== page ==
The Arkansas Democrat-Gazette’s Michael Wickline reported this morning that, for the second time in four years, Republican Rep. Mark Lowery had been cited by the state Ethics Commission for failing to comply with campaign finance reporting law.
Lowery this year agreed — the day after he was re-elected —to a $150 fine and a letter of caution for failure to file seven monthly reports on time.
Got it? A repeat ethics offender can commit serial violations in a new cycle, wait until after the election, pay $150 and all is forgiven, with a “caution.” He also is allowed to say he didn’t know better and that complaints about his failure to follow the law were being used as a “political weapon.” How terribly unfair to cite public official misconduct in a political race!
Lowery’s belief that these were “administrative” errors is not credible, particularly on top of past violation.
Lowery made so many “administrative” mistakes over an extended period that he couldn’t avail himself of the get-out-of-jail free card that legislators wrote into the laughable ethics law. With it, legislators can “correct” errors within 30 days after they are called to their attention.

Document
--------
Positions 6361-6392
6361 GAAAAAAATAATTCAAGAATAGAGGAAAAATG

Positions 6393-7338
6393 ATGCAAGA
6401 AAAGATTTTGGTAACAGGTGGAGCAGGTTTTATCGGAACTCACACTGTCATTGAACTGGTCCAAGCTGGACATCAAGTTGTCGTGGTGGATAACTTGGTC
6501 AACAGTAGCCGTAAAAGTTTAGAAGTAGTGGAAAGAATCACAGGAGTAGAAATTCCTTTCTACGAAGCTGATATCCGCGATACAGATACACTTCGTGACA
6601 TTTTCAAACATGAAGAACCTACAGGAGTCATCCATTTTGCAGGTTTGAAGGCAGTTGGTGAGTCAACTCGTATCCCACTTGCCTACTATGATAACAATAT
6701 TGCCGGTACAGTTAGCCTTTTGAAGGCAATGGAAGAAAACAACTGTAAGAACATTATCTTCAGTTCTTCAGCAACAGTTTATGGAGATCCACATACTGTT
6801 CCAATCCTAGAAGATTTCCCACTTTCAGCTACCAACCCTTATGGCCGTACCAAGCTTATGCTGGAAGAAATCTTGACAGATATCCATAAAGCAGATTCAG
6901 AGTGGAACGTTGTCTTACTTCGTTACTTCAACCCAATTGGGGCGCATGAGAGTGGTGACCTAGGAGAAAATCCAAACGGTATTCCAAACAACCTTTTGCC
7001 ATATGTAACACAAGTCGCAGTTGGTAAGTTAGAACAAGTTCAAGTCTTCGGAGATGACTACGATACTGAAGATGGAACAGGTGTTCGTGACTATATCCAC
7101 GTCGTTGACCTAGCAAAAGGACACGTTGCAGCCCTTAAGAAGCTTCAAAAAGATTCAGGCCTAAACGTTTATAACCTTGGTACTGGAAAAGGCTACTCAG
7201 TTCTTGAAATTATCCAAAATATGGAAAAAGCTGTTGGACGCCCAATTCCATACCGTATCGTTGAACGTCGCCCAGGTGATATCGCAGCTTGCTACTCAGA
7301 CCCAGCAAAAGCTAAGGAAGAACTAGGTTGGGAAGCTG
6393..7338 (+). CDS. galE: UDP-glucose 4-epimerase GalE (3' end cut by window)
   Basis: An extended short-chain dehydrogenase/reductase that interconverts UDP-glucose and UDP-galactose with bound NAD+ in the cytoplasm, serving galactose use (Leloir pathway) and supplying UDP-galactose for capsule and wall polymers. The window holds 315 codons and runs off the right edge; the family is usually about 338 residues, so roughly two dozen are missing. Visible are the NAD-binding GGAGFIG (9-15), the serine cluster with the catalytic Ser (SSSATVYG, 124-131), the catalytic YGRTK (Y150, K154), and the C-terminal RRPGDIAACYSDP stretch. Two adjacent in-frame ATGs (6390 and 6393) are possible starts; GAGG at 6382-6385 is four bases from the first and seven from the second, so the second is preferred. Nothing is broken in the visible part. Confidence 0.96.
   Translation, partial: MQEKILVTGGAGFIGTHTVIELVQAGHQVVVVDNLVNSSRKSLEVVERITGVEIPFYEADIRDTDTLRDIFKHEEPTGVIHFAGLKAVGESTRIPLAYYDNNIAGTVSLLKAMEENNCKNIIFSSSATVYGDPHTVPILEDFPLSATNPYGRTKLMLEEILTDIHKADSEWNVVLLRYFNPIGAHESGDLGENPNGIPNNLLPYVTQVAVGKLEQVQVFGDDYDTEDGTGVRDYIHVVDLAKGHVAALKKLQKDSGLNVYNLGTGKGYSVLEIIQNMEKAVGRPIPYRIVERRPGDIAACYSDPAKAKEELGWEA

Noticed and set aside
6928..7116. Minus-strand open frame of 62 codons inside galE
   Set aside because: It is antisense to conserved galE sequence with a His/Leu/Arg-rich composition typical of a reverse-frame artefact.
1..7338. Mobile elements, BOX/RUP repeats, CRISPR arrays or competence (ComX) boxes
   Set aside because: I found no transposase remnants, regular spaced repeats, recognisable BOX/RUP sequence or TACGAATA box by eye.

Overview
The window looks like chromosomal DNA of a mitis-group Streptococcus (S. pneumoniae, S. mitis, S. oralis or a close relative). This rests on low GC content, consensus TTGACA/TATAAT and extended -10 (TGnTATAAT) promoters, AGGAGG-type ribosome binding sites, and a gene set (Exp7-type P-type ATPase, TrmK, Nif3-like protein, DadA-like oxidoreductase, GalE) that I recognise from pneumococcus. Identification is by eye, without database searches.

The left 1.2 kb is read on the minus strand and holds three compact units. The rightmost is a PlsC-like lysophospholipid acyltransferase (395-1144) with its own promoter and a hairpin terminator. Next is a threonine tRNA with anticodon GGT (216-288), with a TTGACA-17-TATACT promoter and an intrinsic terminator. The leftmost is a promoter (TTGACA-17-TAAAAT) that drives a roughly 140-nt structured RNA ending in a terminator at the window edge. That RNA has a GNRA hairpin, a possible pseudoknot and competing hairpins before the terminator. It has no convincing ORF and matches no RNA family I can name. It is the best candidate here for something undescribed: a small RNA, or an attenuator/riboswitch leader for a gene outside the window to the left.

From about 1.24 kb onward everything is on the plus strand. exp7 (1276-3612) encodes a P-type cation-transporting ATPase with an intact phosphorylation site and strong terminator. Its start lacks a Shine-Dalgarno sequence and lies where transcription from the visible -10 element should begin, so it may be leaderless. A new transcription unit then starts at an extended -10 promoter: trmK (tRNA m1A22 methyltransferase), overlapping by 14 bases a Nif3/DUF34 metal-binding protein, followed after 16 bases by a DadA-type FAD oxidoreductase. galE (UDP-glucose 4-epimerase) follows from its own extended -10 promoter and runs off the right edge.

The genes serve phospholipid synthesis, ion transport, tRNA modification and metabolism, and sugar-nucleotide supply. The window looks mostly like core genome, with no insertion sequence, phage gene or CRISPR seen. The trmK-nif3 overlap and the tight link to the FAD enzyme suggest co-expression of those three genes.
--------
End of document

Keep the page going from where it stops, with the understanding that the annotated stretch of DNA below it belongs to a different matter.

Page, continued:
Some complaints are pending against other scofflaws. In time, they’ll receive slaps on the wrist and the world will move on. Until there are meaningful penalties for ethics violations, legislators need not worry about them too much, particularly since the Ethics Commission rarely initiates investigations, but mostly acts on outside complaints.( You know: People with a political axe to grind.) In one-party Arkansas, with an Ethics Commission controlled by that party, it becomes even less likely a politician will face consequences for ethical misconduct.
Lowery hasn’t filed his final campaign report yet, by the way. His 10-day pre-election report showed a cumulative $41,000 in contributions for the whole race, but the month covered gives you a flavor of the grassroots he serves. Itemized contributions:
The late primary reports were similarly larded with money from corporate PACs. You know, had the information been available in a timely fashion, somebody might have tried to make political hay of that.